What are Community gardens?
As a collective, especially since the pandemic, we have all found a sense of peace from the outdoors. As our means to socialise were removed, due to the closer of shops, bars and other social areas, the world seemed eerily quiet. So, many of us flocked to our gardens, local fields or forests to escape the banal routine of lockdown. Whilst many of found sanctuary in these green spaces on our doorsteps, for many people living in urban areas, community gardens were the only accessible space, pre pandemic, which offered these environments for the local community. The necessity of these became even more apparent. Community gardens are an allotment style space present in mostly urban environments. They are spaces made for the local community and managed by members of this community to expand knowledge on nature, relying mostly on a stream of volunteers. Acting as a form of therapy and conveying a oneness with nature, they are not only a means for aesthetic and community improvement but one which subsequently improves wellbeing. Community gardens often oversee the transformation of vacant spaces into one full of life as it provides the means for the local people to explore their community, build relationships and maintains a closeness to the environment through a sharing of knowledge, experience and mutual care for this space.
Why are they necessary?
Community gardens themselves act in opposition to the fast pace of life. Instead of embracing modernism and reflecting how society is becoming increasingly reliant on technology, these green spaces offer an environment to be present with our surroundings. Unfortunately, these green areas are becoming more and more destroyed due to urbanization which oversees the destruction of these rural areas to facilitate the growing population. This reflects the tragedy of Nomadic Community Garden, a haven nestled in-between tower blocks in Shoreditch. After almost 5 years, the land has been taken back to build tower blocks in an area already over saturated with gentrification and unaffordable housing. Whilst the creators of this space hope it has inspired those in the surrounding community to create their own projects, it seems a shame that a space like this no longer exist due to the clear good it provided for the community. So, supporting these spaces is vital. We can all relate to the belief that nature heals. As we move into warmer months and the landscape around us begins to transform, we can find ourselves desiring to be outside and amongst nature. However, for 3.3 million families in the UK, access to private gardens is not available. Studies have shown that spending at least 120 minutes a week in nature is associated with good health and wellbeing. So clearly, having access to nature has a positive impact on mental and physical wellbeing, subsequently the necessity for community spaces for these families to access becomes even more vital.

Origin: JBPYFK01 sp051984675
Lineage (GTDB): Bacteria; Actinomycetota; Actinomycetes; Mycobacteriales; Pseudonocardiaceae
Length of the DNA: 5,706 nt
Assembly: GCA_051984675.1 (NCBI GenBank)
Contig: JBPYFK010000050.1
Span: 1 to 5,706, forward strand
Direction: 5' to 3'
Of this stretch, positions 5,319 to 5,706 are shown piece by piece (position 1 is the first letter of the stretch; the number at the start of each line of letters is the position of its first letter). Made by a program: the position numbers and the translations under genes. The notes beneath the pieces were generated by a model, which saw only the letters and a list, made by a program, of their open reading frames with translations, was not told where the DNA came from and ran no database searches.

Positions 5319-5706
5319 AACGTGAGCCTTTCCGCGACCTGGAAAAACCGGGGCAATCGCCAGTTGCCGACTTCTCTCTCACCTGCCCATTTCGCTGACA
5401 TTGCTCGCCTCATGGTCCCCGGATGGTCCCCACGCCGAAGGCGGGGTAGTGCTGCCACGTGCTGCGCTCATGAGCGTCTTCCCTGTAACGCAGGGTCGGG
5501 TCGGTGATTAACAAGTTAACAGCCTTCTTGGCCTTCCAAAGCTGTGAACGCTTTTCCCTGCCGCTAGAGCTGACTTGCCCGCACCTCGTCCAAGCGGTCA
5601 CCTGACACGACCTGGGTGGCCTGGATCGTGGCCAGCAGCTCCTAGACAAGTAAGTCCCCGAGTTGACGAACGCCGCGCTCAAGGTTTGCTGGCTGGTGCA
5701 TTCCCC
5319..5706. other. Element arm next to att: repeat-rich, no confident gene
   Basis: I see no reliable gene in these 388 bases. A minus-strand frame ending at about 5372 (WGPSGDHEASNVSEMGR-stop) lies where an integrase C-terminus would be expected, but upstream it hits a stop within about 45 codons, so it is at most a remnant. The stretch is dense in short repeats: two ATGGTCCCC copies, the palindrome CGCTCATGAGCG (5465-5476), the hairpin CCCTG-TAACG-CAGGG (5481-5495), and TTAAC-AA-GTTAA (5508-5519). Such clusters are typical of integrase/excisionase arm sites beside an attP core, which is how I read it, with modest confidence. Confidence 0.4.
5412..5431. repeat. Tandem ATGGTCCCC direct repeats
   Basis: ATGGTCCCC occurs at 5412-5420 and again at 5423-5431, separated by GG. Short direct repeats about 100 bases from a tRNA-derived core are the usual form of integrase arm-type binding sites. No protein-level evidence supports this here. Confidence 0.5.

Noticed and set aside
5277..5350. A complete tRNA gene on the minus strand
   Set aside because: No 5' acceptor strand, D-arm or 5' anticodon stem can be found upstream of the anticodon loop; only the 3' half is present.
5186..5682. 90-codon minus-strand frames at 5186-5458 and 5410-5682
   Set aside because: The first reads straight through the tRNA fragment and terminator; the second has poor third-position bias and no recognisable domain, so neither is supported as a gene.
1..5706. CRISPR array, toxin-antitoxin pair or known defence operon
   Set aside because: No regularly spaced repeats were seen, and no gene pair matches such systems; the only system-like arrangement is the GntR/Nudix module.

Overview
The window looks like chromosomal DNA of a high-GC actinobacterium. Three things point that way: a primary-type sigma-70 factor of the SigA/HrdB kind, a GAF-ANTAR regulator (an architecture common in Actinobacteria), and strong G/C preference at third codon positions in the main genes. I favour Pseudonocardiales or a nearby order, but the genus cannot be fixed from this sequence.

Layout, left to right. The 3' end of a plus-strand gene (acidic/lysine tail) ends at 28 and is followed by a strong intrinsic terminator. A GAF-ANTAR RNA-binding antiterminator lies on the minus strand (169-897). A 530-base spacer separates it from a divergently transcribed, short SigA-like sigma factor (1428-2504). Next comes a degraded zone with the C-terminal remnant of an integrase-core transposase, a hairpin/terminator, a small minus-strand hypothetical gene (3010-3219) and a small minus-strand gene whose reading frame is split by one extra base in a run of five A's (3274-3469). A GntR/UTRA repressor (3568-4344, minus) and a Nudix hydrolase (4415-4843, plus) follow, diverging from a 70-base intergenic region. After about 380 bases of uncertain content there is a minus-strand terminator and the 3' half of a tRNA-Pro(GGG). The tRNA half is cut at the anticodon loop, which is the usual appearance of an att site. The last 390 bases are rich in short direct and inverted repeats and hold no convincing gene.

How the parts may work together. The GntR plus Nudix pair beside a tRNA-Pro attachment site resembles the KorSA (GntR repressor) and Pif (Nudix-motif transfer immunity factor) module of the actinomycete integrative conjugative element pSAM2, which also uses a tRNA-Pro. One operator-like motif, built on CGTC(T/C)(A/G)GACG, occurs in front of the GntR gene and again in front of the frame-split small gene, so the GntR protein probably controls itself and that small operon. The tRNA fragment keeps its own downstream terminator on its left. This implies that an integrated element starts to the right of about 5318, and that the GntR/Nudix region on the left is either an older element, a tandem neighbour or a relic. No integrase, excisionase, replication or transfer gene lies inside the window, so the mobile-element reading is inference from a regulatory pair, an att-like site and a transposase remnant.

As well as improving wellbeing, community gardens offer a space where people from all walks of life can coincide, sharing knowledge amongst the masses. They directly oppose the heavily implemented ideas of individualism, focusing rather on community spirit and communal development. Most importantly, the gardens offer a celebration of the environment. So many people have become disillusioned with the importance of nature, so the concept of a community garden offer a reconciliation with this. The connection to the nature also aids with our connection to others. Most importantly, these community gardens are also free. By having a free space which acts as a sanctuary, it removes feelings of social isolations for many, especially those who may not have the means to afford to socialise elsewhere.
Givey & Community Gardens
Ultimately everybody should have access to green spaces and can make connections in their local community. Givey recognises how community gardens have become a vital resource for many, listed below are just a few supported by the Givey platform:
Hammersmith Community Gardens Association (HCGA) is based in Hammersmith and Fulham, managing and maintaining a range of community gardens in this area.
Forest Gate Community Garden, another London based community garden with the goals to maintain green space for wildlife, plants and people, support the learning of nature, promote and inclusive community and nature wellbeing.
Hogsmill Community Garden, in collaboration with Kingston University of the arts to create a space for children to learn and enjoy themselves in nature whilst also creating a wider space for the local community.